Amidst the three-game sweep suffered at the hands of the Atlanta Braves and the news that second baseman Danny Espinosa will undergo an MRI on his ailing shoulder, a couple of interesting quotes seem to have slipped through the cracks.
“I was unhappy to hear that he could test the free-agent market,” Johnson said. “We need him back more than we need me back.”
For those who may be unaware, LaRoche, who was originally signed to a two-year contract in January 2011, is eligible to become a free agent after this season. That is, of course, provided he or the Nationals opt not to exercise the $10 million mutual option in place for 2013.
“[His] Offense has been outstanding. He’s carried us a lot, had a lot of big hits for us,” Johnson said. “But the defense is what I really love. His defensive prowess has really gotten us one of the best defensive infields in the league, by far.”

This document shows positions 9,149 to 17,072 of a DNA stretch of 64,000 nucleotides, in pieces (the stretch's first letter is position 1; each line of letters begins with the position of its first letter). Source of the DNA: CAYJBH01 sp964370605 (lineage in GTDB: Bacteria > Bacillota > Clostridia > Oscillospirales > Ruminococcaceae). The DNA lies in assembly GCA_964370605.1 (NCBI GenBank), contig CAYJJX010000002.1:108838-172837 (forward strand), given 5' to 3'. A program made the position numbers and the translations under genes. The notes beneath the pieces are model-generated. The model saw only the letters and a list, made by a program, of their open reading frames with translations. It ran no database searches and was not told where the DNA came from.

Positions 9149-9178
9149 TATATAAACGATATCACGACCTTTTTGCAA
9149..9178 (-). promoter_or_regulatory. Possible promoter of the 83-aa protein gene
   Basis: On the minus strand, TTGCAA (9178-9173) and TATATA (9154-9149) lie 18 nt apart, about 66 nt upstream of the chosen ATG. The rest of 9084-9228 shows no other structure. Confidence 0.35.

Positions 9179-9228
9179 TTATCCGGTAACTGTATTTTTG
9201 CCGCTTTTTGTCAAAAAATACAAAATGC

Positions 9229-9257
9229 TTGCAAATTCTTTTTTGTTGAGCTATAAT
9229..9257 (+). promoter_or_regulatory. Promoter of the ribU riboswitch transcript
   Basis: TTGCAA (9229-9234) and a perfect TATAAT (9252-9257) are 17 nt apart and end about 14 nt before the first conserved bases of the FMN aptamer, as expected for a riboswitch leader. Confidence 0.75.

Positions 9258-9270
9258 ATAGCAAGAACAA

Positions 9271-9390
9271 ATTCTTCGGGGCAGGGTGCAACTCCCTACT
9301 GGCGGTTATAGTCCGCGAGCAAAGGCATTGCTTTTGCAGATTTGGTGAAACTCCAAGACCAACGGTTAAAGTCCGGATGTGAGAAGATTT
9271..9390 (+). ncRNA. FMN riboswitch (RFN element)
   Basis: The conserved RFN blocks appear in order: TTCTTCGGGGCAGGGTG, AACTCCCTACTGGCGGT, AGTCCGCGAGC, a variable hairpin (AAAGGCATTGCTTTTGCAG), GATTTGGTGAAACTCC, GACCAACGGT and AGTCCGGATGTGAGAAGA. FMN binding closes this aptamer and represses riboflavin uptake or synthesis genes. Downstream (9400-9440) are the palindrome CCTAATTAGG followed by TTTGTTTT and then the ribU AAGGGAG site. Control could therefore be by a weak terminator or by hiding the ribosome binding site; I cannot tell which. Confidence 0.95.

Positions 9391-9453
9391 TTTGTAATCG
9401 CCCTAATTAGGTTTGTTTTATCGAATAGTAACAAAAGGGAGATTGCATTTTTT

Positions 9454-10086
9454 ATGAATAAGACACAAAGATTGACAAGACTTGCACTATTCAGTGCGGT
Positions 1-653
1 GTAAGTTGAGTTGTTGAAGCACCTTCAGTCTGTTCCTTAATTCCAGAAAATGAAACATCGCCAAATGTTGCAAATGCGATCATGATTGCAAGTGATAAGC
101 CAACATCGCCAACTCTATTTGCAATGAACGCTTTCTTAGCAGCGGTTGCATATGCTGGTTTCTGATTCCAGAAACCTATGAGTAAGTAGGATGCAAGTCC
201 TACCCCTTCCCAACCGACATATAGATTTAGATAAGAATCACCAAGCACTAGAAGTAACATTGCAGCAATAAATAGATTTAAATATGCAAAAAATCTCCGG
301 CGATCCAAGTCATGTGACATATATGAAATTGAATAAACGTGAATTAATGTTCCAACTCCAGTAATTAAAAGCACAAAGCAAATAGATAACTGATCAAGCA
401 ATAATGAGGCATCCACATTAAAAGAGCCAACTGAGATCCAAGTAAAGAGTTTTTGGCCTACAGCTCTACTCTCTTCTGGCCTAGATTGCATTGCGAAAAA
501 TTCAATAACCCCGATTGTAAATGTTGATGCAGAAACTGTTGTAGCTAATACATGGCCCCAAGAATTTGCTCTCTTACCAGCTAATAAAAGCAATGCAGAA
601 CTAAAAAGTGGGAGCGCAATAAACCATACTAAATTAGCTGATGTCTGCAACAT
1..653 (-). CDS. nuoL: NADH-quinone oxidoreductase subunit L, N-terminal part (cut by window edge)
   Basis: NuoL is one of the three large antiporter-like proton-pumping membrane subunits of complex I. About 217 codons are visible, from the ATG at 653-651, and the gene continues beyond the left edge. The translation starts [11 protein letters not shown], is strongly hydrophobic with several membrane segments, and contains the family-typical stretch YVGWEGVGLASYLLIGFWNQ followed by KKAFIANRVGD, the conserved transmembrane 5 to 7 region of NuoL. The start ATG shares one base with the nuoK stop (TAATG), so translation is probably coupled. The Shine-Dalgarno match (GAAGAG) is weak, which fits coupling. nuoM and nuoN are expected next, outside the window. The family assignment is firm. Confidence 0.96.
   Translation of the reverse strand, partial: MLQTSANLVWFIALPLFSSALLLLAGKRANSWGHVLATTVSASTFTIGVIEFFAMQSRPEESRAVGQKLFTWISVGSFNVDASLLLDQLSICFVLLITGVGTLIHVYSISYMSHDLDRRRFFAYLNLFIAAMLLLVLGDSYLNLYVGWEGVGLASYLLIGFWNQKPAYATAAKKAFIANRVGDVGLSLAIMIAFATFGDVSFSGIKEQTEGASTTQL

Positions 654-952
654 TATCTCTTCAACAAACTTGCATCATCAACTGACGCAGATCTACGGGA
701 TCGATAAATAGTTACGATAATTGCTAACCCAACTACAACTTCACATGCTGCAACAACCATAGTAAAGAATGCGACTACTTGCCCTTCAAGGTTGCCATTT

In 139 games this year, LaRoche has posted a .269/.340/.503 line with 29 doubles, 30 home runs and 94 RBIs. He has also posted a career-high 3.2 WAR, placing him at the head of all National League first basemen. As for his defense, he has made only seven errors this year and his .994 fielding percentage is second only to Carlos Lee in the NL.
The good news is that LaRoche appears to be open to the prospect of playing first base for the Nationals next year and beyond.
Last week, LaRoche told Adam Kilgore of The Washington Post that he would “love to stay” in D.C.
“I’m kind of getting tired of bouncing around,” LaRoche said. “My kids enjoy it here. It might be nice to stay for a few more years. I have no idea what their long-term plans are. But I’d like to stick around.”
But as promising as that sounds, it may take a new multi-year contract to get him to commit.
“I’m not saying I would pick [the option] up or turn it down,” LaRoche said. “All I’m saying is I would like to stay for more than one year if possible.”
The Nationals will have five days after the conclusion of the 2012 World Series with which to work with LaRoche on his option – or a new contract – exclusively before he becomes eligible for free agency.